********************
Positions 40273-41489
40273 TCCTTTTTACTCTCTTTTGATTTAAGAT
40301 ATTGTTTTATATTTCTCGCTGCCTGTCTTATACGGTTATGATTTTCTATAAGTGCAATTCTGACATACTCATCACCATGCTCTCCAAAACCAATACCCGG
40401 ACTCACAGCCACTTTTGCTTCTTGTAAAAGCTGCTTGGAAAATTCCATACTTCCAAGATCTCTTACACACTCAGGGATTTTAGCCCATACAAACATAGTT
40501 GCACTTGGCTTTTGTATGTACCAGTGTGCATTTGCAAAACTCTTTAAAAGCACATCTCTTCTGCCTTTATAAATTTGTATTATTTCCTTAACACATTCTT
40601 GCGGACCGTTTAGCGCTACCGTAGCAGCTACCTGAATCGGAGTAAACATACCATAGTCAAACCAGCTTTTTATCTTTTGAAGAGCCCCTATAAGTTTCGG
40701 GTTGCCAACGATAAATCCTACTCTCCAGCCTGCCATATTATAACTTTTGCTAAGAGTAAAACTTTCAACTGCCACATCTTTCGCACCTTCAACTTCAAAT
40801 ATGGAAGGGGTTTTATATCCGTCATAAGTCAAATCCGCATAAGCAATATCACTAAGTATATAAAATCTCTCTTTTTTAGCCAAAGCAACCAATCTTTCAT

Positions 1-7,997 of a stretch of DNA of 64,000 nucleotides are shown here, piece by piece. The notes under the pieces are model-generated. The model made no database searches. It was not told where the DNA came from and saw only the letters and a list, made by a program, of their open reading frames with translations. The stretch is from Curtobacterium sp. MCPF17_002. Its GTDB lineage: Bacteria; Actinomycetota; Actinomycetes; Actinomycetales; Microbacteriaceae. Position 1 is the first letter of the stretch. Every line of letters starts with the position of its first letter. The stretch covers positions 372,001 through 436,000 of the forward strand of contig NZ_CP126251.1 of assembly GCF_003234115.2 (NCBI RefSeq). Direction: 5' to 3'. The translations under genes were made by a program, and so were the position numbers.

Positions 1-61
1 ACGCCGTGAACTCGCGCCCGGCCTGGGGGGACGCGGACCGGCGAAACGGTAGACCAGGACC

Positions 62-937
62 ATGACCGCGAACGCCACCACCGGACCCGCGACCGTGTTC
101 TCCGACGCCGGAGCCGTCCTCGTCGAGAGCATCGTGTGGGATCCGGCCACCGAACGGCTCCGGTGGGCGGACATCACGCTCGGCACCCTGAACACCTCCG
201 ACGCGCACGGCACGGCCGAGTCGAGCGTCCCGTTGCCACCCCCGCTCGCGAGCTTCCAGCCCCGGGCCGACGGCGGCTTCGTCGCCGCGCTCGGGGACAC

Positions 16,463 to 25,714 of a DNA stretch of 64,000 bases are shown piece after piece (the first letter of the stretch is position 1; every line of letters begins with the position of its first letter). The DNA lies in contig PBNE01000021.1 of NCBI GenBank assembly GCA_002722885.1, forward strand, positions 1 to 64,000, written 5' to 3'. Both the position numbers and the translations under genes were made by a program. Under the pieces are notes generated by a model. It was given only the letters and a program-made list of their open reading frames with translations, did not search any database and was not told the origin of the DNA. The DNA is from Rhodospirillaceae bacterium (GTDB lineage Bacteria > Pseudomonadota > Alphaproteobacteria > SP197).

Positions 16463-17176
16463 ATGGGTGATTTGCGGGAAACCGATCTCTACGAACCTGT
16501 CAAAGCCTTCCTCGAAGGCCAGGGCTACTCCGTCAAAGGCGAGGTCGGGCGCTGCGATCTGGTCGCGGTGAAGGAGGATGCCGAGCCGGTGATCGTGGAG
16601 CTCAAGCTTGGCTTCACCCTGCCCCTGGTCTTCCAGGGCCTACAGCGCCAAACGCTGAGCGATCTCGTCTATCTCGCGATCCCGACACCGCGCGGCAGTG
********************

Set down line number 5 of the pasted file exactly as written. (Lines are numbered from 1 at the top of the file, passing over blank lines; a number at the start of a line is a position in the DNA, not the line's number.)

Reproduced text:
40501 GCACTTGGCTTTTGTATGTACCAGTGTGCATTTGCAAAACTCTTTAAAAGCACATCTCTTCTGCCTTTATAAATTTGTATTATTTCCTTAACACATTCTT